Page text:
Police found Barnes without clothing and partially covered by a sleeping bag in a ditch in South Kitsap County. She had two bullet wounds in her head.

The suspect, Douglas K. Krohne, died in 2016 and law enforcement closed the case.

Forensic genetic genealogy: a powerful tool for solving cold cases

In recent years, law enforcement and prosecutors have had success solving cold cases using forensic genetic genealogy. This involves a genealogist taking DNA evidence, uploading it to a public DNA database that allows access to its data, then using that information to construct a family tree to identify potential suspects who may not themselves have a DNA profile available.

DNA samples in public databases contain more genetic information than those submitted to CODIS, and the companies can conduct genealogical research to determine potential familial links to DNA samples — from a third cousin to a brother. The genealogists or law enforcement officers do not have access to specific genetic data, just the results from matches within the database.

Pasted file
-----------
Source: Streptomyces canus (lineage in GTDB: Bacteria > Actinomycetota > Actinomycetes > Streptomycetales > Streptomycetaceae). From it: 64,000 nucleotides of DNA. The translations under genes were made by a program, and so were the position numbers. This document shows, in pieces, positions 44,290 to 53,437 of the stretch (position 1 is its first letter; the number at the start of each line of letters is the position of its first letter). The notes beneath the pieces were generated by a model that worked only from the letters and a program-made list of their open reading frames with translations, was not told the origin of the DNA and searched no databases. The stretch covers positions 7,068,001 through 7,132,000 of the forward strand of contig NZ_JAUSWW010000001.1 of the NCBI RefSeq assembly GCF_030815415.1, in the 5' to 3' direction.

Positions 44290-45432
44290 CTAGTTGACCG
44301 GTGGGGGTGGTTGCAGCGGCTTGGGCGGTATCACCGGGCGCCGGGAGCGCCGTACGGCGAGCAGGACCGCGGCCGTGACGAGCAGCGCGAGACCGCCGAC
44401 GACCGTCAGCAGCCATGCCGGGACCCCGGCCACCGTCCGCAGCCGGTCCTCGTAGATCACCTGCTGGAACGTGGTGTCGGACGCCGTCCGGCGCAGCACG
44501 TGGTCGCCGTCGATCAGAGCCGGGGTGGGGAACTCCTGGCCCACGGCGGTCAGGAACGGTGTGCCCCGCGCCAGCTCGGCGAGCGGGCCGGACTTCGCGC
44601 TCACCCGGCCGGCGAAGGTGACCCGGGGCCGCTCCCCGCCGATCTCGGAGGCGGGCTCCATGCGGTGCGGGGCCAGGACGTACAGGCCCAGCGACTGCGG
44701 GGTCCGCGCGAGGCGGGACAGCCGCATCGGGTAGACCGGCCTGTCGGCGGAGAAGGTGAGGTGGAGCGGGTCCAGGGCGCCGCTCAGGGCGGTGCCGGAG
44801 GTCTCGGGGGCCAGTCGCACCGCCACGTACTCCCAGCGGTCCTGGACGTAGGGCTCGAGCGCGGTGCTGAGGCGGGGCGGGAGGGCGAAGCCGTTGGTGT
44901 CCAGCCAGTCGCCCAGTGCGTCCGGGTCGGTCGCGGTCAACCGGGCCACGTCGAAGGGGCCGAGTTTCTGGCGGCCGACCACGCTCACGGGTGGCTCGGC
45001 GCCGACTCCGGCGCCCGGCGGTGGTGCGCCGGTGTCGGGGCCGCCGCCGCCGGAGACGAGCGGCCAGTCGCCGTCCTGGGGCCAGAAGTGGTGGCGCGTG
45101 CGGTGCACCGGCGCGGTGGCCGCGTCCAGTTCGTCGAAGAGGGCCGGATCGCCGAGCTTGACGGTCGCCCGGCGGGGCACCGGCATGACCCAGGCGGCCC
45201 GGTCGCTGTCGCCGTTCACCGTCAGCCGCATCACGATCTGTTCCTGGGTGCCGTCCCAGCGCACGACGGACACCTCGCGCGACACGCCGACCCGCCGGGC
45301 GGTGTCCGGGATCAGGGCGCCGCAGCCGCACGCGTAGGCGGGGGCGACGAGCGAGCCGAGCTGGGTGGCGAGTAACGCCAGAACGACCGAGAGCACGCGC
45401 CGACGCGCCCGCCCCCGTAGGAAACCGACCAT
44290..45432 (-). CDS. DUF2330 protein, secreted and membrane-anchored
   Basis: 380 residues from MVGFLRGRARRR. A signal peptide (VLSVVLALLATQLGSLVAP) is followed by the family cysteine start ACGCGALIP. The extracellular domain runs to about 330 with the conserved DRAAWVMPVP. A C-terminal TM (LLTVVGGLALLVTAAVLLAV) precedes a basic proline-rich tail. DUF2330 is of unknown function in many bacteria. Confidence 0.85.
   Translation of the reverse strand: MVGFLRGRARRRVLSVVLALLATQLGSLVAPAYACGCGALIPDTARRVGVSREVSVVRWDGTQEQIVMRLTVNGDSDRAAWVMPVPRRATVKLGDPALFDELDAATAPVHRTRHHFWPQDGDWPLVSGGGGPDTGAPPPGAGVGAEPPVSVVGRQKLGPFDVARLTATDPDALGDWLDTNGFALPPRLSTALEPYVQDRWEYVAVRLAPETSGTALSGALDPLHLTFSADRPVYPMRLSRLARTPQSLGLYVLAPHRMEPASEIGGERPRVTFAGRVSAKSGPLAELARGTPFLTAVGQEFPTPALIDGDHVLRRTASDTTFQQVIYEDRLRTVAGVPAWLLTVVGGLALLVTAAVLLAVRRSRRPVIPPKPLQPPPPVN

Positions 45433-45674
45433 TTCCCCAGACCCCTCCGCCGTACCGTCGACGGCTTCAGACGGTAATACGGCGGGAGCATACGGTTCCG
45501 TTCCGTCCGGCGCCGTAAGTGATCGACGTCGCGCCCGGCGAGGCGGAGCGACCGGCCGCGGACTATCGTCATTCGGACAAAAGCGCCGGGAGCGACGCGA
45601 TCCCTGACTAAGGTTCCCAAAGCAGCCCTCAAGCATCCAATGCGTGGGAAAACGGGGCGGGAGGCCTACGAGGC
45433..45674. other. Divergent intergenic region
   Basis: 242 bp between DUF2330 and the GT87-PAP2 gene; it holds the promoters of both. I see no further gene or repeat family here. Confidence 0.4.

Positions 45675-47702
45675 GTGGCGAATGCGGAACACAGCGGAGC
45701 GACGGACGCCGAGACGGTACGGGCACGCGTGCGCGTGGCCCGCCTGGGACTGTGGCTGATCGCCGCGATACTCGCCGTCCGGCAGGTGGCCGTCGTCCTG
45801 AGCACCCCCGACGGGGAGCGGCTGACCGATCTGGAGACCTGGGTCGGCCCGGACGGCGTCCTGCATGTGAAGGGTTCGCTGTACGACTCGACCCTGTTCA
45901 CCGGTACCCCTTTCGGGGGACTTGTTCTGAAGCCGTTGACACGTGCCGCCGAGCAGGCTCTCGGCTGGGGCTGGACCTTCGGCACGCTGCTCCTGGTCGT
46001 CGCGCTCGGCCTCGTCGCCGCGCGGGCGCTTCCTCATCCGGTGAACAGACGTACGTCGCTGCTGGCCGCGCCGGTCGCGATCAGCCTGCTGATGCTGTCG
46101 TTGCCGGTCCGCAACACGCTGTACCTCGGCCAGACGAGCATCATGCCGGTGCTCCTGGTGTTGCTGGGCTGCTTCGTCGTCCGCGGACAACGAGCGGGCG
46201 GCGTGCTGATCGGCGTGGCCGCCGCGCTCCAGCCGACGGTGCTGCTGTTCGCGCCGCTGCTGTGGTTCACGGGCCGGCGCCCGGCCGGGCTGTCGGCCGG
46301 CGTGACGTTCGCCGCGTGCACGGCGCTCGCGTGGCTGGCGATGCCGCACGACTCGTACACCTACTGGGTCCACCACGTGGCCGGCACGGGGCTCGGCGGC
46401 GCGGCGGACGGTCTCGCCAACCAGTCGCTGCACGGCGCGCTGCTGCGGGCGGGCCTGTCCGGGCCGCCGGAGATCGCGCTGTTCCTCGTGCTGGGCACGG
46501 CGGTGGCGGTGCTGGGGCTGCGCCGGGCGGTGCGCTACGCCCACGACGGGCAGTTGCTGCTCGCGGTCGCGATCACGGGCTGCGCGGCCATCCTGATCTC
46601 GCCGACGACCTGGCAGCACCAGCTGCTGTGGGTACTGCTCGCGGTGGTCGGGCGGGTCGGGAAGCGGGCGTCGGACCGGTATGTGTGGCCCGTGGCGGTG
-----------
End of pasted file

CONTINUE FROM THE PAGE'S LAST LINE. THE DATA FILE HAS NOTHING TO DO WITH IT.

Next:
Only a few companies that offer DNA testing provide access to their internal databases for law enforcement requests. Companies that provide their databases to law enforcement specifically note they will provide the information to law enforcement officers for open investigations and allow customers to opt-out of having their information provided to law enforcement.